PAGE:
Hawkeyes win despite red zone struggles


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BLOOMINGTON, Ind. — After Iowa's all-too-close 18-13 win over Indiana on Nov. 6, Kirk Ferentz uttered a word he doesn't say often: Finally.

Finally, the Hawkeyes scored a touchdown. Finally, they put the Hoosiers away. Finally, they didn't have to settle for a field goal. After spending much of the afternoon driving down the field on Indiana's defense only to score chip-shot field goals, Iowa scored a touchdown with 2:50 remaining in the game.

Marvin McNutt broke through the Indiana secondary for a 52-yard score.


"We finally came up with a big play — something we hadn't been able to do all day," Ferentz said.

Coming into the game, the Hawkeye offense had scored a touchdown on 25-of-33 (76 percent) of their red-zone possessions. Against Indiana, Iowa was unable to get in the end zone in its four trips inside the 20-yard line.

Instead, the Hawkeyes settled for field goals. Michael Meyer made kicks from 23, 27, 27, and 42 yards; he missed a 22-yard try.

And that's why Iowa was unable to gain separation from Indiana, which fell to 0-5 in the Big Ten after the loss.

"That's very frustrating," Stanzi said. "We're putting good drives together, and then we just didn't — for whatever reason — do a good job in the red zone today."

Ferentz said simply, "[They] rendered us pretty much ineffective."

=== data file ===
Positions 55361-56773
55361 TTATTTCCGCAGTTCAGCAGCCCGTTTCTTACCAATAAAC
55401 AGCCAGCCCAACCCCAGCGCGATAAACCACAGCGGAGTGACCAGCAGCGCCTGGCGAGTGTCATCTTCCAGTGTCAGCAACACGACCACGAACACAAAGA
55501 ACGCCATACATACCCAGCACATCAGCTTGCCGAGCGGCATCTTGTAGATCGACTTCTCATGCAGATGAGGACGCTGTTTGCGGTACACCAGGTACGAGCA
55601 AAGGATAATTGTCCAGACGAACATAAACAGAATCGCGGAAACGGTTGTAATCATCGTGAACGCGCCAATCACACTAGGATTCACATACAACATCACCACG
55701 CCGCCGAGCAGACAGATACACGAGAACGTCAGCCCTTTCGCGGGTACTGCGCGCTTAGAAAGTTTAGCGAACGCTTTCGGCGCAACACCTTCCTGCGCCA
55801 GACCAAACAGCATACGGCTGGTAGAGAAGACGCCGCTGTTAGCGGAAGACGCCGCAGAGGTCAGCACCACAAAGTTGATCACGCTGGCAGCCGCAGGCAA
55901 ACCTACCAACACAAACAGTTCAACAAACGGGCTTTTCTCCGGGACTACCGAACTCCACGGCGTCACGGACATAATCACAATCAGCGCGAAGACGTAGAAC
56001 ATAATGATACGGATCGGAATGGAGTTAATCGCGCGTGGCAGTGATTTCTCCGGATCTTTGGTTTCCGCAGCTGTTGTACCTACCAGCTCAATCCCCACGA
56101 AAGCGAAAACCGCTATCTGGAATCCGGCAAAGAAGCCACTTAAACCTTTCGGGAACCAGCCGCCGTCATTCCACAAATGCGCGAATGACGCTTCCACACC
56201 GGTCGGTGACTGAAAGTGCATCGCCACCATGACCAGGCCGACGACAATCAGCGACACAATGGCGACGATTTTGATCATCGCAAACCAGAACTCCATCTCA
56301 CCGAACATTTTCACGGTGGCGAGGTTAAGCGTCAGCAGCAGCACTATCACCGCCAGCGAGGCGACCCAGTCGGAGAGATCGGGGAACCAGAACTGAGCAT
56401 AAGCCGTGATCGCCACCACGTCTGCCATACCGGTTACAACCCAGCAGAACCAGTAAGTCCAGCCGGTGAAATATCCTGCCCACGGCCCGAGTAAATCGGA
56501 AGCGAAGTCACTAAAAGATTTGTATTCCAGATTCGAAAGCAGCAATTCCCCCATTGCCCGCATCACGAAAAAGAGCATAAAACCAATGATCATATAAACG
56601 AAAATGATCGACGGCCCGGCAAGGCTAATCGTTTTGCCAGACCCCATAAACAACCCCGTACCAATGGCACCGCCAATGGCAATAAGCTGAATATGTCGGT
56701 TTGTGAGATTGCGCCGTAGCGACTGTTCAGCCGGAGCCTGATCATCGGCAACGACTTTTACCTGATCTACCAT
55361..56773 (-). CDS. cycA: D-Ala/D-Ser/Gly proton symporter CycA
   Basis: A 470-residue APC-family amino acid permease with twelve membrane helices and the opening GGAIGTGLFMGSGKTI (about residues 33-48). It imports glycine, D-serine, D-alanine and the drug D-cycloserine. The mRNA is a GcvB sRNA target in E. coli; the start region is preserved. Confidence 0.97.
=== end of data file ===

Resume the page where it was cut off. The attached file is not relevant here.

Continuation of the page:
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The Hawkeyes were without starting running back Adam Robinson against Indiana. Robinson — who suffered a concussion against Michigan State on Oct. 30 — has scored a team-leading 11 touchdowns this season.

Nine of those 11 scores came from six yards or closer, meaning the Hawkeyes were without their most viable red-zone threat against the Hoosiers. True freshman Marcus Coker made his first career start in replacing Robinson in the backfield.

Coker has yet to score a collegiate touchdown. And although he rushed for 129 yards on 22 carries, he only had six rushes inside the 20-yard line.

Offensive coordinator Ken O'Keefe instead relied on senior quarterback Ricky Stanzi to finish off drives. Of Iowa's 15 plays inside the red zone, nine were passes from Stanzi. The quarterback was 3-of-9 on those passes, including three incompletions on fade patterns.

When asked how much his team missed Robinson inside the red zone, Ferentz deflected the question, saying, "We missed him everywhere. Adam's an outstanding player in my opinion. The thing about him is that he's so good in so many ways."

Perhaps more so than Robinson's absence or Stanzi's incompletions, the Hawkeyes' red-zone chances were adversely affected by penalties, of all things. Through eight games, Iowa averaged just under five penalties per game.

The Hawkeyes had nine penalties on Nov. 6, three inside the 20. There were the back-to-back infractions — a delay of game and a false start — in the third quarter as Iowa was trying to break a 6-6 tie. And then there was Julian Vandervelde's false start midway through the fourth quarter.

All of these put the Hawkeyes in longer down-and-distance situations, forcing Stanzi to throw in the red zone, which is typically the hardest part of the field to complete a pass.

Iowa will get a remedy for its red-zone woes next week when it travels to Northwestern, which is 78th in the Football Bowl Subdivision in red-zone defense.

"What we have to be able to do if we're going to win in this conference consistently is when we get down in the red zone, we can't shoot ourselves in the foot," Vandervelde said. "We can't commit stupid penalties. We just have to go out, and do our job, and do it flawlessly."

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